JSRI PRESS RELEASE: JSRI Response to CFPB Initial Ruling



Encouraging Initial Rule Needs Strengthening, says Jesuit Social Research Institute

New Orleans, LA- April 14, 2015: The Jesuit Social Research Institute welcomes the Consumer Financial Protection Bureau’s (CFPB) encouraging initial rule to curtail payday lending but we are concerned that the proposal leaves too many loopholes for continued abuses.  

Significant additional rules are necessary to break a business model designed to catch families in a cycle of debt.  

“When a family has nothing to eat because they have to repay loan sharks,” exclaimed Pope Francis on January 29, 2014, “that is not Christian, It is inhuman!” 

As Bishop Stephen E. Blaire wrote to CFPB Director Cordray (November 13, 2013): 

The Catechism of the Catholic Church equates exploiting economic hardship with theft:  “Even if it does not contradict provisions of civil law, any form of unjustly taking and keeping the property of others is against the seventh commandment: thus, deliberate retention of goods lent or objects lost; business fraud; paying unjust wages; forcing up prices by taking advantage of ignorance or hardship of another (#2409).”

Bishop Blaire explains that payday lending meets these criteria because it preys on the financial hardship of the poor, exploits their lack of understanding, and increases economic insecurity.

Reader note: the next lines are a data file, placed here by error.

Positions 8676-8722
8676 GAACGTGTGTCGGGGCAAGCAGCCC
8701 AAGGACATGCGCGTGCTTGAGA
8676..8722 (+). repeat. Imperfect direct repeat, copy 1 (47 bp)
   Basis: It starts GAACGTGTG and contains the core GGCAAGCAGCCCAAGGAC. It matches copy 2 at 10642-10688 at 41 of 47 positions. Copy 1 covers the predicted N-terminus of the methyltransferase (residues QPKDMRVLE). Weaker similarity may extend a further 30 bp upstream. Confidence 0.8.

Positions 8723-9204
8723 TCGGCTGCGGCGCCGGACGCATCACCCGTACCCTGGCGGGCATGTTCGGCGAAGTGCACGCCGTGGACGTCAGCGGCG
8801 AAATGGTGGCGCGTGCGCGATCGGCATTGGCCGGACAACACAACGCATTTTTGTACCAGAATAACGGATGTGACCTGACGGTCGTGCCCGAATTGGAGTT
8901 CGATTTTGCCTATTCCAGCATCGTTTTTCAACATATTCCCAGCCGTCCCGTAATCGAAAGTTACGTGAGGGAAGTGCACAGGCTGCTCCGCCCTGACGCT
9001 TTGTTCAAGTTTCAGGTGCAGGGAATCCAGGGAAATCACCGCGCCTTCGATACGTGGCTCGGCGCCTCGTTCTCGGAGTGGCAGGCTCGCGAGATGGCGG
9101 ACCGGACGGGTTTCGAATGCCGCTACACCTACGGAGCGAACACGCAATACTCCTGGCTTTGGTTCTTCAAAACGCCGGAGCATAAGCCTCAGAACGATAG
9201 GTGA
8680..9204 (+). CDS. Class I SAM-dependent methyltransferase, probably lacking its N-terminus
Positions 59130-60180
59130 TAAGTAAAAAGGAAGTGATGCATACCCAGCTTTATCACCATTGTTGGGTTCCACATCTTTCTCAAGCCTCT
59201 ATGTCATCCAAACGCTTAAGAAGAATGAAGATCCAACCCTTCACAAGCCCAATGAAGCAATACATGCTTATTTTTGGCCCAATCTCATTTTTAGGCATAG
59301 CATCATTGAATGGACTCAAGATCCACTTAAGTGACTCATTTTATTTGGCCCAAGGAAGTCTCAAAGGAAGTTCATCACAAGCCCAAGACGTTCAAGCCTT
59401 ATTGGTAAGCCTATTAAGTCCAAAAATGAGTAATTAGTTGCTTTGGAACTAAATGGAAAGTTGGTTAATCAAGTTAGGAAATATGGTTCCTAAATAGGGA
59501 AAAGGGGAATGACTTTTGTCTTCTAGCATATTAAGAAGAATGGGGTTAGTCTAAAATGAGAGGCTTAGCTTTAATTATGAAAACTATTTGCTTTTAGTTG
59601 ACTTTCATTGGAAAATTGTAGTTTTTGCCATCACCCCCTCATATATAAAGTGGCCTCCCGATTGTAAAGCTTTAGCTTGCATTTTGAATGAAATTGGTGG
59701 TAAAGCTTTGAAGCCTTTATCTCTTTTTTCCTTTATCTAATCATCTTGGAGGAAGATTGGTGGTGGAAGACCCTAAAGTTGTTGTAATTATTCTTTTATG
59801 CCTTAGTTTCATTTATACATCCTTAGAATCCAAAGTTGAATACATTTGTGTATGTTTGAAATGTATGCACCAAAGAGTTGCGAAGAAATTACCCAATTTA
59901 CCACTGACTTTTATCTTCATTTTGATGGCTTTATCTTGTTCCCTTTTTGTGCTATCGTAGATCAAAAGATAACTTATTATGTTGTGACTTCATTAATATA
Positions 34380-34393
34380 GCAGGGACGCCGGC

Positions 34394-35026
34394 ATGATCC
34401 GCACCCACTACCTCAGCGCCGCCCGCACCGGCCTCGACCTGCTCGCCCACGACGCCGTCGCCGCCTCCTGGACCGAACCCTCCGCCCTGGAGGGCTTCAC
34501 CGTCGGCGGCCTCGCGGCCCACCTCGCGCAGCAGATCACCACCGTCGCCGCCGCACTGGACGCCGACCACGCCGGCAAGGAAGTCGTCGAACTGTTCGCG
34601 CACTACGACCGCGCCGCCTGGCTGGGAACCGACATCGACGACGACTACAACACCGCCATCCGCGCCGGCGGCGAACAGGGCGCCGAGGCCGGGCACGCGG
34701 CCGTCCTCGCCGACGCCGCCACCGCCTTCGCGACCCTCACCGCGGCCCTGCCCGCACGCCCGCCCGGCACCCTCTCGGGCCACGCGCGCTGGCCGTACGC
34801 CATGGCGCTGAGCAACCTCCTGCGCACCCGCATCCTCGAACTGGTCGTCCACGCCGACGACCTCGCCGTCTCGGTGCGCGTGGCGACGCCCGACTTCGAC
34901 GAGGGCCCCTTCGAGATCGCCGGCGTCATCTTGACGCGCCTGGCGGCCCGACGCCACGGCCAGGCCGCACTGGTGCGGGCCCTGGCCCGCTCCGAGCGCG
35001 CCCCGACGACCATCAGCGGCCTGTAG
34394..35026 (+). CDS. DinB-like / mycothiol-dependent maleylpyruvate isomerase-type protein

Payday lending violates the most cherished values of our faith and democracy: human dignity and freedom.

Payday loans led to the net loss of 671 jobs and drained at least $46 million from

Louisiana in 2011 according to a study by the Insight Center for Community Development.  A typical Louisiana borrower will need to take out 9 loans each year to pay off their original debt, resulting in $270 in fees for a one-time $100 loan.

We welcome the Consumer Financial Protection Bureau’s proposed rule that calls upon payday lenders to practice what any responsible lender does: consider the borrower’s ability to repay the loan while meeting other expenses without needing to re-borrow.  This is an important first-step to stop predatory lending practices that prey upon financially insecure families and their inability to repay loans that trap them in a cycle of debt.  

However, this rule needs to be strengthened and close loopholes that allow this perverse business model to persist.  

We need federal regulations that require lenders to determine the ability of borrowers to repay a loan in consideration of both income and expenses and obligations.  We also need to prohibit lenders from requiring a post-dated check or electronic access to a borrower’s checking account.  

The Dodd-Frank Consumer Protection Act , signed into law by President Obama in July 2010, does not grant the Consumer Financial Protection Bureau authority to cap interest rates which is the single most effective way to constrain predatory lending.  State interest rate caps thus remain critical even if new federal rules are set to regulate payday loans.  

We understand that the CFPB proposal is only a first look at the agency’s approach.  We look forward to working with our state, regional, and national partners to help the CFPB craft new rules that will ensure that the small dollar loan market is affordable, responsible, and safe, especially for individuals and families struggling to make ends meet.  


Alex Mikulich, Ph.D.

Jesuit Social Research Institute

Loyola University New Orleans

mikulich@loyno.edu · (504)-864-7750


Robert D. Gorman

Executive Director

Catholic Charities of the  

Diocese of Houma-Thibodaux